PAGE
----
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J Audiol Otol > Volume 27(4); 2023 > Article
Jeong, Byun, Lee, and Chung: Sudden Hearing Loss and Vertigo With Silent Pontine Infarction: A Case Report

Abstract

Most cases of sudden sensorineural hearing loss (SSNHL) occur without a specific identifiable cause, although vascular factors may serve as potential etiological contributors. Silent infarction refers to ischemic changes observed on imaging studies without accompanying clinical symptoms; however, this condition is clinically significant owing to the increased risk of future stroke. We report a case of left-sided SSNHL accompanied by dizziness in a 62-year-old male patient who was diagnosed with left pontine infarction without any other neurological symptoms. The cochlea and pons receive blood supply from the anterior inferior cerebellar artery; the cochlea lacks collateral vessels and is therefore susceptible to fluctuations in blood flow. This case report provides evidence to support the vascular hypothesis as the etiology underlying SSNHL

Introduction

Sudden sensorineural hearing loss (SSNHL) is defined as hearing impairment of more than a 30 dB decrease, occurring over a 72-hour period, on three consecutive frequencies of pure-tone audiometry. Its incidence is estimated at 5–20/10,000 individuals per year. Although various potential causes have been reported, including vascular events, coagulation disorders, autoimmune disease, and trauma, most cases of SSNHL are idiopathic [1]. Regardless of the etiology of the disease, the first-line treatment method for SSNHL is systemic high-dose steroids, and intratympanic steroid injections can be used as salvage treatment [2].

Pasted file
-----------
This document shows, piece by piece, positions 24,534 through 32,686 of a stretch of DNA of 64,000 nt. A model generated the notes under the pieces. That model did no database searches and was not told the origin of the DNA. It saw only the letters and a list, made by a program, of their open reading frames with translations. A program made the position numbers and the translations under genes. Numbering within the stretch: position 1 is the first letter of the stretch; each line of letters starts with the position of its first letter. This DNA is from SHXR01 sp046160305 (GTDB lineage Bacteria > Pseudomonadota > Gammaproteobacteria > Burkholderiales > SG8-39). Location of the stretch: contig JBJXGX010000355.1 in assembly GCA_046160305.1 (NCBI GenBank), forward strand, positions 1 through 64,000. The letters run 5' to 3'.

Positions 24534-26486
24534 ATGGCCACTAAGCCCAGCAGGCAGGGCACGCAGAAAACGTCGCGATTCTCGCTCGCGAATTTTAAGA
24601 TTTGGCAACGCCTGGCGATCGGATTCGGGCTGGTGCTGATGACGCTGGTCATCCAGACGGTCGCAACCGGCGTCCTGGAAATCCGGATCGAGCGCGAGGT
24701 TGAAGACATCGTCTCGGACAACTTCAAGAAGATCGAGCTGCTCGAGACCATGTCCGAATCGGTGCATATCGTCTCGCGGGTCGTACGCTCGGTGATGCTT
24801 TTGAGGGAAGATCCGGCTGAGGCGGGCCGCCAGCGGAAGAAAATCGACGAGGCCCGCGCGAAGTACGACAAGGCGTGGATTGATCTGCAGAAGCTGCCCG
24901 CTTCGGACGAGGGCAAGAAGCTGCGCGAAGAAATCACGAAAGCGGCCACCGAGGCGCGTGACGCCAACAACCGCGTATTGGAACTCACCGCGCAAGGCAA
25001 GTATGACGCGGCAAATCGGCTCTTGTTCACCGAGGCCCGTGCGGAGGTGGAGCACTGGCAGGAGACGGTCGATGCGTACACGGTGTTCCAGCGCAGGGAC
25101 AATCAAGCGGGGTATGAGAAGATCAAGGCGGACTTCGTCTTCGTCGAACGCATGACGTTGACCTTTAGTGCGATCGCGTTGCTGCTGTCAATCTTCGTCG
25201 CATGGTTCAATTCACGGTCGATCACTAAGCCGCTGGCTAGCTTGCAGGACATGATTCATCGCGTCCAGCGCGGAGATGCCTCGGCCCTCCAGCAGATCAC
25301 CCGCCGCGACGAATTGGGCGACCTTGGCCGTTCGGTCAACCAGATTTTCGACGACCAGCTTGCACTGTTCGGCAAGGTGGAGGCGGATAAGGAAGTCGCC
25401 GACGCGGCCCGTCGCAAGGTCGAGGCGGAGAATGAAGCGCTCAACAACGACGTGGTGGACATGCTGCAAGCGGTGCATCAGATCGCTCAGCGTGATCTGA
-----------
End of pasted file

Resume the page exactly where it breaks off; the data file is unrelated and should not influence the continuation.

Silent stroke, also known as silent cerebral infarction, refers to the occurrence of cerebral infarctions that are asymptomatic or do not present with noticeable clinical symptoms [3]. These covert brain lesions are typically detected incidentally through neuroimaging techniques such as magnetic resonance imaging (MRI) [4], despite the absence of overt neurological deficits. Silent strokes are believed to result from ischemic events in the brain, often associated with small vessel disease, microemboli, or thromboembolic events. Although they may not manifest with immediate symptoms, silent strokes have been recognized as significant contributors to long-term cognitive decline, dementia, and an increased risk of subsequent overt strokes [3,5].
The blood supply to the pons is provided by the branches of the basilar artery, including the superior cerebellar artery, anterior inferior cerebellar artery, and pontine artery. Because these vessels have well-developed anastomoses, the incidence of pontine infarction is very low [6,7]. However, the blood supply to the inner ear originates from branches of the anterior inferior cerebellar artery (AICA), which is an end artery without collateral circulation [8].
Here, we report a patient who was initially presented and treated for SSNHL with vertigo. The patient had a pontine infarction detected on MRI, but there were no neurological symptoms except for sudden hearing loss and dizziness. The diagnosis was a case of concomitant silent pontine infarction and SSNHL. Therefore, we treated with steroids and antiplatelet agents both peripheral hearing loss and silent pontine infarction, aiming to discuss the diseases and treatment outcome.

Case Report

A 62-year-old male patient presented with sudden-onset left-sided hearing loss and vertigo, which had occurred 2 days prior to the visit. The patient had a medical history of hypertension and diabetes, and there was a family history of cerebral hemorrhage in his mother and siblings.